When we got there, there were camp rangers, cops, and ambulances all pulled up to the side of the lake, and there were a bunch of small boats circling the water. My mom goes up to a ranger to ask what was up, and I snuck off to get closer to the water edge. I get maybe ten, fifteen feet from the water edge when two guys in diving gear start pulling out this big, purple thing from the lake. Just then, my mom lifted me up, shoving my face into her chest and running us away from the lake.
As we were walking back to the campsite, my mom tries to distract me by asking if I wanted to make s'mores and catch butterflies with her later. Something didn't feel right to me, so I just said no and stayed silent almost all day. That night, when my sister had gone to bed, she explained me that a man had drowned in the lake before we got there, and the purple thing I saw being pulled out was his dead body they retrieved.
I only vaguely remember the body; the purple arms being pulled by the divers is what stands out to me most. I don't know how I didn't see the face.
My mom used to walk/hike at a forest preserve before work every day. But the last time she went...she saw a man in the distance following in the same direction. He kept getting closer every time she looked back, like a poorly directed horror flick. She instinctively ran to the nearest bathroom and locked the door behind her, sure enough the man tried to get in, pounding and yanking at the handle. She held out long enough for a passerby to scare the guy off.
Was camping up in the Boundary Waters in Minnesota as a kid and in the early morning hours, we're awakened by this tremendous "SLAP" and a huge splash in the middle of the lake.
First thought is someone either threw a rock or fired a gun, which would suck when you're that far out in the wilderness. My little nine-year-old self almost shat my pants as another massive smack rippled across the lake.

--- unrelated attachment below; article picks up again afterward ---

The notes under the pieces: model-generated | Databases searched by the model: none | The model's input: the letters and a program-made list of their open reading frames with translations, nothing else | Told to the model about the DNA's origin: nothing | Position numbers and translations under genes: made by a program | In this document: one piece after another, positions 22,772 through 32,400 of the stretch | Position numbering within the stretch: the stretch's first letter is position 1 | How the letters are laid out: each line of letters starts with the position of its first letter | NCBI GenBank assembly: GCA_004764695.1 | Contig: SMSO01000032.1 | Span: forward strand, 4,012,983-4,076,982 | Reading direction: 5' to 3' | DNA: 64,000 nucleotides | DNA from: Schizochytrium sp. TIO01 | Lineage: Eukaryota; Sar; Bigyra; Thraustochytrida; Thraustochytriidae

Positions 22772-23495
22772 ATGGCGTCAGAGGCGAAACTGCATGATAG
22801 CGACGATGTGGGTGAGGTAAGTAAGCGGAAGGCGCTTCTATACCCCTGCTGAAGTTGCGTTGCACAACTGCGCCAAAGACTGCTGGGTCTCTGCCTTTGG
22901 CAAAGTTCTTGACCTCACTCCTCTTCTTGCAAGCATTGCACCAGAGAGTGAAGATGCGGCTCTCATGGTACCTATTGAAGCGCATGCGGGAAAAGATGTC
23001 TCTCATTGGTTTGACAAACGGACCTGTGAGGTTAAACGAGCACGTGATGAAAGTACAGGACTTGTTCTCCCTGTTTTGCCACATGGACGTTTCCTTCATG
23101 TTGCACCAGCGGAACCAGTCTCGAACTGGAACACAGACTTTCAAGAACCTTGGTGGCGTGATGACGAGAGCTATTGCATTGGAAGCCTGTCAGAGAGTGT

Turns out it was a f*cking beaver which, for those who aren't aware, smack the sh*t out of the water with those massive tails of theirs before they dive under. It's incredibly loud and absolutely obliterates the quiet of the night around it.
Also, we heard a rustling in our camp a few nights later and it turned out to be a very bold duck.
Have You Ever Seen A Moose? They're GIGANTIC.
When I was in the Boy Scouts, I went to Big Horn leadership camp. On the second to last morning of the trip we woke up to someone screaming at us imploring everybody in our campsite to stay in our tents. We had no idea what was happening but I just used it as an excuse to sleep for another 20 minutes. Right as I was about to pass out a couple of massive shadows comes closer and closer to our tent. I just remember sitting there in dead silence as this THING comes up to our tent. I see an imprint the size of my torso start pressing into the tent for a second, sniff around the outside of my tent. After that it left just as soon as it came. Turns out there was a mama and baby moose roaming around the camp area.
Listen For The Birds
I live in southeast Asia, have a distant relative in Sabah, he owns a wood shed that our family will go there vacation once a year. He always say that jungles are ruled by different spirits, some good and bad ones. And you should never ever track alone and never call anyone by their real names in jungle, because that's how the bad spirits will lure them.